Dr. Edward Mosteig is a Professor in the Department of Mathematics at Loyola Marymount University (LMU). He received a B.S. in Mathematics from the University of Michigan and an M.S. in Mathematics from the University of Illinois. After earning an M.S. in Computer Science and a Ph.D. in Mathematics from Cornell University, he spent two years at Tulane University as a Visiting Assistant Professor before joining the faculty at LMU.
His mathematical research interests emphasize the foundations of computational commutative algebra and its applications to other areas such as coding theory and statistics. He has also delved into research that resides at the intersection of combinatorics and experimental mathematics. His work has appeared in journals such as the Journal of Algebra, the SIAM Journal on Discrete Mathematics, and the Journal of Symbolic Computation.
Dr. Mosteig is deeply committed to broadening participation in the sciences, and works with multiple programs that promote excellence in education. He instituted—and served as director from 2009 to 2015 of—A Community Committed to Excellence in Scientific Scholarship (ACCESS) at LMU, which was designed to support and promote academic excellence among incoming students in the College of Science and Engineering, placing particular emphasis on individuals who are either the first in their families to attend college or are from under-represented backgrounds. He also serves as the director of the LMU McNair Scholars Program, which was designed to increase graduate degree awards for students from under-represented segments of society. Dr. Mosteig has presented his work with these programs at conferences, demonstrating their effectiveness. His future research will more deeply investigate these programs and determine which interventions are most effective.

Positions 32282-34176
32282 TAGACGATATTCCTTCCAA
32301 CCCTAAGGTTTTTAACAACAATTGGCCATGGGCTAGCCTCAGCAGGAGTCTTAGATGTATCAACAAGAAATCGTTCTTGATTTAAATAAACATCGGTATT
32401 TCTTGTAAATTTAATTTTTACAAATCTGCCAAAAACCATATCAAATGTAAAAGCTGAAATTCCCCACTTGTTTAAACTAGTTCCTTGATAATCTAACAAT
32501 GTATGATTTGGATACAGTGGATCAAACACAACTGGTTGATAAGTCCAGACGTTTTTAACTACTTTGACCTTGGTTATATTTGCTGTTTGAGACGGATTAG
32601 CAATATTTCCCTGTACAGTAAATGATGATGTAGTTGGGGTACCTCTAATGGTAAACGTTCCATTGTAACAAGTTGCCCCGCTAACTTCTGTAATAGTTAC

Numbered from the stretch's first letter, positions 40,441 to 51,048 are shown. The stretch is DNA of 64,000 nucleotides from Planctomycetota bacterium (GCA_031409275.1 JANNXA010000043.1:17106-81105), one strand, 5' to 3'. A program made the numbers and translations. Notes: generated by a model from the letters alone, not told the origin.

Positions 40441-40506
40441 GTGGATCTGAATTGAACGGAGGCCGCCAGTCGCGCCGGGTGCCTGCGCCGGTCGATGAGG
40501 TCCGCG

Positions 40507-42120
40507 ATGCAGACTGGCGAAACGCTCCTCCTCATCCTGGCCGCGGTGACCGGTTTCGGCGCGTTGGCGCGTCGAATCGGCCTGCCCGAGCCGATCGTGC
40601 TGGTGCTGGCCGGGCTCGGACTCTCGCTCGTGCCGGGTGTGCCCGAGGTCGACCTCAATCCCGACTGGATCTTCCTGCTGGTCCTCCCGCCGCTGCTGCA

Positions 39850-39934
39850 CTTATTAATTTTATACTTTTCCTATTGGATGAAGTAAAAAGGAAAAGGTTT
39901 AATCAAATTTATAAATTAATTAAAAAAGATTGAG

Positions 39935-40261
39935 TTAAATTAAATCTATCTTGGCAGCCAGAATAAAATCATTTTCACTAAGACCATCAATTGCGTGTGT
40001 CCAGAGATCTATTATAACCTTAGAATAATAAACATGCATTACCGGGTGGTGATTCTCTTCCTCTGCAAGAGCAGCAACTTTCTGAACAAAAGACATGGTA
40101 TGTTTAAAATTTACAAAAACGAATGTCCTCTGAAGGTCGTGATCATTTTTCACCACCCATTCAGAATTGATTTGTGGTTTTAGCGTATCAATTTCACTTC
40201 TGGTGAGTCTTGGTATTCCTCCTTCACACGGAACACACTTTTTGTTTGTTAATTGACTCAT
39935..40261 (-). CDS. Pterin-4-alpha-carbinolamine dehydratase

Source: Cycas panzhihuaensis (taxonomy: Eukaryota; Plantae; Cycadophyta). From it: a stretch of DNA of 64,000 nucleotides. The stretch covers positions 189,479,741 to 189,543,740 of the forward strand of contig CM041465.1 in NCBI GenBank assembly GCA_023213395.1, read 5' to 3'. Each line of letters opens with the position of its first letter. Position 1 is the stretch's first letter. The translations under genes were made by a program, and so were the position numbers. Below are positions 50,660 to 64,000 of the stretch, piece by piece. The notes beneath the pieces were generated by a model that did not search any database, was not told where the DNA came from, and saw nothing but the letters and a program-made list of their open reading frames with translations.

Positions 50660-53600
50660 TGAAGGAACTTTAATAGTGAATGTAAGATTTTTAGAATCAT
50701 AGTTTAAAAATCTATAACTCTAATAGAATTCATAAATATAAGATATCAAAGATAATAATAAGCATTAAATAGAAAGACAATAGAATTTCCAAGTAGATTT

Dr. Mosteig is experienced with the grant-writing process, having served on teams that successfully secured funding for ACCESS through the National Science Foundation (NSF) S-STEM program, the LMU McNair Scholars Program through the Department of Education, and the LMU Noyce Internship and Scholarship opportunities through the NSF Robert Noyce Teacher Scholarship Program.